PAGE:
Why You Need to Add Social Media Workflows to Your Strategy

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There is no debate that the modern organization needs a strong social media presence to survive. 55% of Americans get their news through social media as opposed to reading the paper or watching the evening news. 

But while social media can be a great boon for your company’s reputation, poor planning runs the risk of ruining your business

So how do you create successful workflows to boost your social media success? 

To find out, I went to the source. In less than a year, Aidan Nickerson, Process Street’s Social Media Manager, has built the company’s social media processes from scratch – and created a well-oiled machine as a result. 

This post will explore:

  • Living the remote startup life
  • How to create workflows that work
  • The power of process management

Living the remote startup life

2020 was a game-changer for many companies and the remote work experience. For companies like Process Street, however, working-from-home was just business as usual. 

Still, while the organization itself is a bit of an old-hand at remote work, not everyone on the team is. For Aidan, this was his first role as a social media manager, first at a B2B company, first at a startup, and first working remotely. 

That’s a lot of firsts.

Previously Aidan had worked for companies that created entertaining content for individuals and B2C organizations. For him, the appeal of social media marketing is acting as “that frontline defense […] to promote your products, to talk about your brand, to interact with customers.”

One of my favorite questions to ask my colleagues is: why Process Street? I don’t think I’ve ever gotten the same answer twice, so naturally, it was my first question to Aidan during our interview. 

“It was exciting to go into a startup in an expanding industry. As a company, we hadn’t really focused on social media before, and it was going to be something that would need a lot of building.” 

For many startup employees, this emphasis on hands-on development and building processes from the ground up is the main appeal to joining a young companny. Startups – especially remote startups – offer teams a lot of autonomy, flexibility, and accessibility.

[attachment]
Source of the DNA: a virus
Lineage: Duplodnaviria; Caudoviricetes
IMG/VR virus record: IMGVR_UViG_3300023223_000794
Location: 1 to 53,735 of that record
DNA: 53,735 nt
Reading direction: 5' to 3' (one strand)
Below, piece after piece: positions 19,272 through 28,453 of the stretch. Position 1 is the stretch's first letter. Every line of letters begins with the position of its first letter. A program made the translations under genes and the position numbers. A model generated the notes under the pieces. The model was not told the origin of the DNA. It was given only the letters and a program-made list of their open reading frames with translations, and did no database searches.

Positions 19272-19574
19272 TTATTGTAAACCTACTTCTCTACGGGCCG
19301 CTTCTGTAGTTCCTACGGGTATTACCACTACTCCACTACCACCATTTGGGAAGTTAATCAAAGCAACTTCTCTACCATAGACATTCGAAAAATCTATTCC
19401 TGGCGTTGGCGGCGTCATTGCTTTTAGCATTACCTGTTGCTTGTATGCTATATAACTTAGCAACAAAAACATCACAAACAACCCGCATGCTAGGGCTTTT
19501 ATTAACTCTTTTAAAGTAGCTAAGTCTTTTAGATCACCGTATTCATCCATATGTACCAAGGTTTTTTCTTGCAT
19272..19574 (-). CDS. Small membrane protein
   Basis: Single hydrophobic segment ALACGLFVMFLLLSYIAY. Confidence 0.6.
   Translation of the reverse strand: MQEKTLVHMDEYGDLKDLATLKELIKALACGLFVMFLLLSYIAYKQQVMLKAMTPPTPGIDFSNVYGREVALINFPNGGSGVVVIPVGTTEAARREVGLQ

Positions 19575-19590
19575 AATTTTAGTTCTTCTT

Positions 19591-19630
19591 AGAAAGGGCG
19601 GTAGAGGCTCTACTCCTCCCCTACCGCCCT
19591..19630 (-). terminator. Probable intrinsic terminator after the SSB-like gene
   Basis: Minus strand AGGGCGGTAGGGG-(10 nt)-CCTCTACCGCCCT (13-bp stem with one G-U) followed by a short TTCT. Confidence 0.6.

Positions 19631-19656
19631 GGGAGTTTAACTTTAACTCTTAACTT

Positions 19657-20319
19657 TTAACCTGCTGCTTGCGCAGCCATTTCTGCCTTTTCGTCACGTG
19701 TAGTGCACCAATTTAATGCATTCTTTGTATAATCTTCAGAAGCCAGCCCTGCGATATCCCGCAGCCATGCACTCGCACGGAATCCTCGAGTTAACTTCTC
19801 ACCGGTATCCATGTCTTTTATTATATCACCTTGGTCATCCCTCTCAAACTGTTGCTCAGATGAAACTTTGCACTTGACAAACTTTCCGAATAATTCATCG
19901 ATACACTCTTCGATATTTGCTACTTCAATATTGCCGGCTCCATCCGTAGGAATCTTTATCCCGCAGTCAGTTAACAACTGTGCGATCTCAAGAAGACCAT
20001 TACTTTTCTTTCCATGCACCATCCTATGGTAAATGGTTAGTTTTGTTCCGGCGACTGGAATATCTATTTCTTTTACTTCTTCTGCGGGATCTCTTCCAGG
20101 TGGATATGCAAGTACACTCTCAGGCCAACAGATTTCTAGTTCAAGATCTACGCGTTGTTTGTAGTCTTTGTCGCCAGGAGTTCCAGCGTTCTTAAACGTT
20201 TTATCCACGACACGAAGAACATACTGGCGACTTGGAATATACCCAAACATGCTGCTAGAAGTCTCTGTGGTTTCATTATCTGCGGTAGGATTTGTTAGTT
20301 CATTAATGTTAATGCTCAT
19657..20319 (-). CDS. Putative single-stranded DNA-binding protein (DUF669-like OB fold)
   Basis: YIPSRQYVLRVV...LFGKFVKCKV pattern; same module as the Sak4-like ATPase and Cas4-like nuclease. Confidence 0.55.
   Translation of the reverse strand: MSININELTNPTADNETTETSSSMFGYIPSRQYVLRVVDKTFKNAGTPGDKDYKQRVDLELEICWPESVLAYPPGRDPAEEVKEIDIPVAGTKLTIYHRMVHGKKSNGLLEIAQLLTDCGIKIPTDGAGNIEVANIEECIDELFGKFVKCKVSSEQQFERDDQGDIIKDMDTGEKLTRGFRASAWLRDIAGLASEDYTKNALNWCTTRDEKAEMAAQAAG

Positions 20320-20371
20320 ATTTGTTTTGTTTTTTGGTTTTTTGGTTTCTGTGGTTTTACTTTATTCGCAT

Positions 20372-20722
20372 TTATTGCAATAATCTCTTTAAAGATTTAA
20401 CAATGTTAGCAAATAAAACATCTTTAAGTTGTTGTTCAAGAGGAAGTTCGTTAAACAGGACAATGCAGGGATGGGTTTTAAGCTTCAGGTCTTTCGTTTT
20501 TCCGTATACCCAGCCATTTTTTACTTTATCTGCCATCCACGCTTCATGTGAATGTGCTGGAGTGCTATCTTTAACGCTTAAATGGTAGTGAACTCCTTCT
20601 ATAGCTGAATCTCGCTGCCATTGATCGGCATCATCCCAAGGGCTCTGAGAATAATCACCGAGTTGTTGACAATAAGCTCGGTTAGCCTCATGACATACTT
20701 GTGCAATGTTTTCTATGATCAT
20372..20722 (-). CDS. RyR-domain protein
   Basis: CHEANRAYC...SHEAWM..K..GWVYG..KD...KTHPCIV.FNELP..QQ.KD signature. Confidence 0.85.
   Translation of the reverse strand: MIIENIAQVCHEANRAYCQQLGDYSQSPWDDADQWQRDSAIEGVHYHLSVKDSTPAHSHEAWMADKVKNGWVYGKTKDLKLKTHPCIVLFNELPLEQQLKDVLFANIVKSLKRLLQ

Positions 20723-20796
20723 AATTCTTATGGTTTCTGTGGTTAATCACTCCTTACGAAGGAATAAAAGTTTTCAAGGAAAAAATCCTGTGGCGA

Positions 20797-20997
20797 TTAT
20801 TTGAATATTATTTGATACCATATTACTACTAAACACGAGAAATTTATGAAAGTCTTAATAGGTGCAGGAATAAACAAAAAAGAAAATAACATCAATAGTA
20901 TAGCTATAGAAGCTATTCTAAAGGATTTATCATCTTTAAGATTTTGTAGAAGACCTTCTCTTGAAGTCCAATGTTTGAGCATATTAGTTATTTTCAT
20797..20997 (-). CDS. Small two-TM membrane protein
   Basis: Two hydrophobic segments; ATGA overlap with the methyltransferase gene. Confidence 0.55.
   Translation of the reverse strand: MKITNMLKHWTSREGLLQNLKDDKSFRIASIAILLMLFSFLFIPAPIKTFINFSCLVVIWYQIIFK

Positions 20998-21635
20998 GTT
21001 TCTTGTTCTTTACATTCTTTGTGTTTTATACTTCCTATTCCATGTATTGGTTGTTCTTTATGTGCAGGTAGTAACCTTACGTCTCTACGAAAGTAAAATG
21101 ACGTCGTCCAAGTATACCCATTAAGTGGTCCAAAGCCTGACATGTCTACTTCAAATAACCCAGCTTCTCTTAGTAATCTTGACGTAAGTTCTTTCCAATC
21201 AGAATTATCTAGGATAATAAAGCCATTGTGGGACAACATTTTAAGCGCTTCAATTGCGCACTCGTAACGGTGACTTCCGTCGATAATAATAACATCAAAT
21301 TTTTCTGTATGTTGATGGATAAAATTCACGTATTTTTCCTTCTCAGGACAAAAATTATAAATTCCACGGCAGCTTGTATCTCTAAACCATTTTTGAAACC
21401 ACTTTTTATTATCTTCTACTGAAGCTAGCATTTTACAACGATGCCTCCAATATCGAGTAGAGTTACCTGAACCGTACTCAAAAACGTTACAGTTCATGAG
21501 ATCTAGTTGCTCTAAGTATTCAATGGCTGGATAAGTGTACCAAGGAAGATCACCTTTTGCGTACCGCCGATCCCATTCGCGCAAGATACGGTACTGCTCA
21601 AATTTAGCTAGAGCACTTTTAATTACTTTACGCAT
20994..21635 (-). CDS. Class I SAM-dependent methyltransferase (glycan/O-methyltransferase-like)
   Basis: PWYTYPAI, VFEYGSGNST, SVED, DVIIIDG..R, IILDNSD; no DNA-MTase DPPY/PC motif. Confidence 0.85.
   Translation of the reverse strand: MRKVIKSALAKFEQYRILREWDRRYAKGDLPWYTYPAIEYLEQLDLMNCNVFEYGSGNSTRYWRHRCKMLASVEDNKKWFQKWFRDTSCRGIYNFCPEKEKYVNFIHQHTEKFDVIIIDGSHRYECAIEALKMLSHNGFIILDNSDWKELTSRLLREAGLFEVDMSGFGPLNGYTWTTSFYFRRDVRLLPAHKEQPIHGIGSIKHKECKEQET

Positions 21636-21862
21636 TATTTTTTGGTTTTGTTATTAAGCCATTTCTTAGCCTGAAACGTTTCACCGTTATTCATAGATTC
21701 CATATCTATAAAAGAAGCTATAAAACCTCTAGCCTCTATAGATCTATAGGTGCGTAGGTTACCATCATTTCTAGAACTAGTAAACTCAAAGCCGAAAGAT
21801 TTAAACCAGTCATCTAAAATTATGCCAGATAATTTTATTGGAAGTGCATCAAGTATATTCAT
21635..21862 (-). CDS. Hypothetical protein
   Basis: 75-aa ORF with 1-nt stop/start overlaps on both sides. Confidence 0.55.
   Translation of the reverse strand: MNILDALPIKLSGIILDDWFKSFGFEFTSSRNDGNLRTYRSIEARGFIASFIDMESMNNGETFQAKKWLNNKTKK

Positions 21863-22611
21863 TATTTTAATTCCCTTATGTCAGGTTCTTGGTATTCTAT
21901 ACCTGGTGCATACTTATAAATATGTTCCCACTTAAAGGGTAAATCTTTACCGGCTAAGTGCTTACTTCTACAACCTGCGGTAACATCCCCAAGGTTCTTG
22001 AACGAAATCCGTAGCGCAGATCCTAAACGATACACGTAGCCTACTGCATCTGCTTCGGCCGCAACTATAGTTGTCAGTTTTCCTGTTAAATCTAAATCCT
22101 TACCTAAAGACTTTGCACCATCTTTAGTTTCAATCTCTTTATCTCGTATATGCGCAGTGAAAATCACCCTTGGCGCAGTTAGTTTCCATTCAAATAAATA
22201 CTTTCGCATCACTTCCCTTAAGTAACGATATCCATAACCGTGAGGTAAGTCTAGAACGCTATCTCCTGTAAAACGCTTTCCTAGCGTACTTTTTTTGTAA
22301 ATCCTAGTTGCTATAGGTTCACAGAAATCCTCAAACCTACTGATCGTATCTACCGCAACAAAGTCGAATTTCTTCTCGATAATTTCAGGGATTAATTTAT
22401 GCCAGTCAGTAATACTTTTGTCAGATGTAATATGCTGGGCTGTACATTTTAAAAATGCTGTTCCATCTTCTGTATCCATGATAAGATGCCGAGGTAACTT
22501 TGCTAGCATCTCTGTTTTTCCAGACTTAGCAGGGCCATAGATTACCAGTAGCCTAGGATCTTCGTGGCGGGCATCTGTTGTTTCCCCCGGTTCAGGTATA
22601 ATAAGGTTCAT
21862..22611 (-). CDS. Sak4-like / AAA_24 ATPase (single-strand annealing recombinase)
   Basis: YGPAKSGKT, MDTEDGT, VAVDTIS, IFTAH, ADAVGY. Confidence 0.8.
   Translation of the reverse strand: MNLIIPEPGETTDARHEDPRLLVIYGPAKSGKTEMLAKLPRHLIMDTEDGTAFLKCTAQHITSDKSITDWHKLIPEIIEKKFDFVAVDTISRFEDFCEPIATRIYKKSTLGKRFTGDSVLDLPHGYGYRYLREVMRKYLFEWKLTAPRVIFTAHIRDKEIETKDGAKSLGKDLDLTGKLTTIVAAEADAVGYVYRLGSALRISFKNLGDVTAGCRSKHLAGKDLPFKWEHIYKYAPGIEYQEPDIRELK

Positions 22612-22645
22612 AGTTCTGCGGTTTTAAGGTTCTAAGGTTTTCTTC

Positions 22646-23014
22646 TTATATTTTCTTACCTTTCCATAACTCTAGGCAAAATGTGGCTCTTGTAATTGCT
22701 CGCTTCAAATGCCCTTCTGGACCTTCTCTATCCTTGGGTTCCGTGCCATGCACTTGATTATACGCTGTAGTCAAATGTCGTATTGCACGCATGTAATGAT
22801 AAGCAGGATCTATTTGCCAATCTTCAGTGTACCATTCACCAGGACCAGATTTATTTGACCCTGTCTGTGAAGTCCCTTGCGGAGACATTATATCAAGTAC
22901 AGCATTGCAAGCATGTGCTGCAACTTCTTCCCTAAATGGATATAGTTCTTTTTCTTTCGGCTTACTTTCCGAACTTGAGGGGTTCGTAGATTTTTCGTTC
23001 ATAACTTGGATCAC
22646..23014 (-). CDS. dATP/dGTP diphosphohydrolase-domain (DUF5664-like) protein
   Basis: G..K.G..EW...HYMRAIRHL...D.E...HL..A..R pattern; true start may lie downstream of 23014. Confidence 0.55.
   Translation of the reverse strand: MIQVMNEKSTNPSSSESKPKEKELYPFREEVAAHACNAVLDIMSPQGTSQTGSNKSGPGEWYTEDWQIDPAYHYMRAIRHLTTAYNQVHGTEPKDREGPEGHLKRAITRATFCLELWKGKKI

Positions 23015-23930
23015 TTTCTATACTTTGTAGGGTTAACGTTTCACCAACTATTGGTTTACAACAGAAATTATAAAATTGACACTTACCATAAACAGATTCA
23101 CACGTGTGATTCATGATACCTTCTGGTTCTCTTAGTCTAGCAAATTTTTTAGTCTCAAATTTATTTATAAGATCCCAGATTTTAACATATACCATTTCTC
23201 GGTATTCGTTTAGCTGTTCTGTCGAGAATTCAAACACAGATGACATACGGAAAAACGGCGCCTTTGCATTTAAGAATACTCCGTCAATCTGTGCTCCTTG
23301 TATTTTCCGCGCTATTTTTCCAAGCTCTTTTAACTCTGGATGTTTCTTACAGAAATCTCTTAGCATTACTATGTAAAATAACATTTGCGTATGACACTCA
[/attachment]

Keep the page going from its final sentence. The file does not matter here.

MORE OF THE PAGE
As Aidan mentioned, he doesn’t have to wade through multiple layers of approval to implement a new workflow. Process Street’s decision-makers – such as Vinay Patankar (CEO) and Bryan Sise (VP of Marketing) – are imminently accessible to every employee, making Process Street’s structure less hierarchical than larger companies. 

“I definitely do appreciate [that] Bryan, Adam [Henshall], and Vinay give a lot of trust. When you give your team trust, it’s only beneficial. There’s constant dialogue there, as well, which is really important. I meet with Bryan biweekly so if I have any bottlenecks […] or something I’m not happy with, we can have that conversation.”

All this boils down to Aidan possessing a lot of agency in determining his own workflows, particularly in his first few months with the company. While some might have found his position daunting, Aidan jumped at the chance to get his hands dirty and build some processes.

How to create workflows that work

Creating strong workflows doesn’t happen overnight, nor is it a one-and-done situation. A good process management system, though, will help your organization monitor and maintain your workflows to ensure they’re continuing to meet your teams’ needs as your business grows.

There are three key stages to this process, which we’ll look at in this section:

  • Creating new workflows
  • Optimizing your workflows
  • Managing your workflows

Creating new workflows

Since social media management hadn’t been a priority before Aidan joined the company, Process Street didn’t have an existing content calendar. This, in Aidan’s mind, was the first and most important thing to implement. 

A social media content calendar is vital for successful strategizing, managing, tracking, and collaboration. When you’re a one-man team scheduling Customer Support’s webinars, Marketing’s blog posts, Development’s product releases, and engagements across multiple platforms, you need a content calendar.

So Aidan created one using a three-step process. 

Image Source

  1. Fill out your social media calendar

At the beginning of every week, Aidan gathers together all the content that’s been created, as well as all mentions of Process Street, articles, and other relevant content. 

When creating images for all our posts, our graphic designers also create images optimized for social media that Aidan can easily add copy to. Since the images have already been made by the time the content calendar process starts, it’s easy to avoid bottlenecks and keep everything moving smoothly. 

  1. Get approval

Once the proposed schedule has been filled out, it’s time to get the plan signed off by the person in charge, whether this is a superior or a client. The important thing is to make sure the person you’re creating this for is happy with the result. 

  1. Schedule

Finally, schedule the posts in your calendar using a tool like SocialBee, which handles all the posting, tracking, and analytics so you can concentrate on crafting the perfect 240-character message.